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Majoring in Social Work in her junior year of college, Heather was born with Choreoathetoid Cerebral Palsy; which has rendered her unable to speak. Among her many interests are writing, floral arranging, swimming and horseback riding. With the help of a speech-generating device, Heather is fully able to communicate.

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I-ge suffered an L3 spinal cord injury. He believes “everything happens, that has and will.”

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Born with Charcot-Marie Tooth disease, Sophie currently lives in New York City and works as a photographer.

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As a table tennis gold medalist Paralympian in 1996 and 1998, Jennifer also placed as a silver medalist in 1972 in the sport of basketball. Born in Jamaica, she acquired polio at the age of five. Jennifer is married to a Paralympian in field events.

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Born profoundly deaf, this passionate student loves soccer, basketball, computer games, cooking and reading. When he grows up, he wants to be a chef. Josh can now hear since his cochlear implant surgery.

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After losing her leg to cancer, Kahreemah started rock climbing as a hobby. She now teaches adaptive climbing lessons in Brooklyn, NY.

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Kathy has a long family history of androgenetic alopecia (female pattern hair loss).

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Born with spina bifida, Lena is now eight years old. She calls herself a “fashionista” because she loves to design things. She acts and sings in community theatre.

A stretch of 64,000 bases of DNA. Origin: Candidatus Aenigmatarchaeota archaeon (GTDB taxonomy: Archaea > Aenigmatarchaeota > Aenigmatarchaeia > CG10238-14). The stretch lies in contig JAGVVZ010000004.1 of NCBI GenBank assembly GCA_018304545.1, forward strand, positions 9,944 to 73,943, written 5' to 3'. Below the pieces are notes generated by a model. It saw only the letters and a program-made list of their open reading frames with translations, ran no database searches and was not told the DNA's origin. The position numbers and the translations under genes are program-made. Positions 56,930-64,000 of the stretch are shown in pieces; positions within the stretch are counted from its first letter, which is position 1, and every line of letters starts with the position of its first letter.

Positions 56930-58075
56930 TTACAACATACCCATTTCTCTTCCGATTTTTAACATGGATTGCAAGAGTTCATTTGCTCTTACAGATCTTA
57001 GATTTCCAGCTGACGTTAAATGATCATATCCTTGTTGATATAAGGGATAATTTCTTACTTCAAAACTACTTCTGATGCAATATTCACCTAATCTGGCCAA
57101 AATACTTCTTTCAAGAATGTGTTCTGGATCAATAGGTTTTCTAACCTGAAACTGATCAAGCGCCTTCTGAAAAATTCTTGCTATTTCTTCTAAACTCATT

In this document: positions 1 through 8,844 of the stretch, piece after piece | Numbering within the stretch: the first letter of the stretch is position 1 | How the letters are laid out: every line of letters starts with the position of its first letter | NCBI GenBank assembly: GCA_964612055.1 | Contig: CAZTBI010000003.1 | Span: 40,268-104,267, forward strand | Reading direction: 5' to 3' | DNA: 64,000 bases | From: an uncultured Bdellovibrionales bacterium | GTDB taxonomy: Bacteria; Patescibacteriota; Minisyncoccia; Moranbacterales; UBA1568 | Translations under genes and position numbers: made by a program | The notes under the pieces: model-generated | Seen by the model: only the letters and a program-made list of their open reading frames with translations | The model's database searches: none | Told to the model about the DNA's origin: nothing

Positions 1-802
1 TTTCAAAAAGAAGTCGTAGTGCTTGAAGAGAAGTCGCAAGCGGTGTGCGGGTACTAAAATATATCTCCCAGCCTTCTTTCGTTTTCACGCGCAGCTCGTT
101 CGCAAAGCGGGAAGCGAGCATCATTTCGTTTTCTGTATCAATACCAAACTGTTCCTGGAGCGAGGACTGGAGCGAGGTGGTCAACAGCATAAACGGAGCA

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Blind since her 20s, Rhonda is a Psychoanalyst practicing in Manhattan who also carries a Masters degree in music as a concert pianist.

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Born in Venezuela, Samantha is a college student with lymphedema. She sings opera and plays the violin with exuberance and confidence.

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Sarah is a painter, sculptor and harpist. Born without legs and only one arm, she loves her body and believes she was put on this earth for a reason. She says she will miss her body in her next life.

“The most difficult thing about being disabled is that people around you become blind and deaf.”

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After news of inheriting the BRCA II gene, Sarah opted for a prophylactic double mastectomy. Her new breasts were reconstructed by transferring skin and fat from other parts of her body. She is a fearless skydiver and mother of three.

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Steve is a comedian who was born with muscular dystrophy. He is working on a comic web series and spreading disabilities awareness with his new show called “Uplifting Dystrophy.”

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Dad and me

All images © Sophie Klafter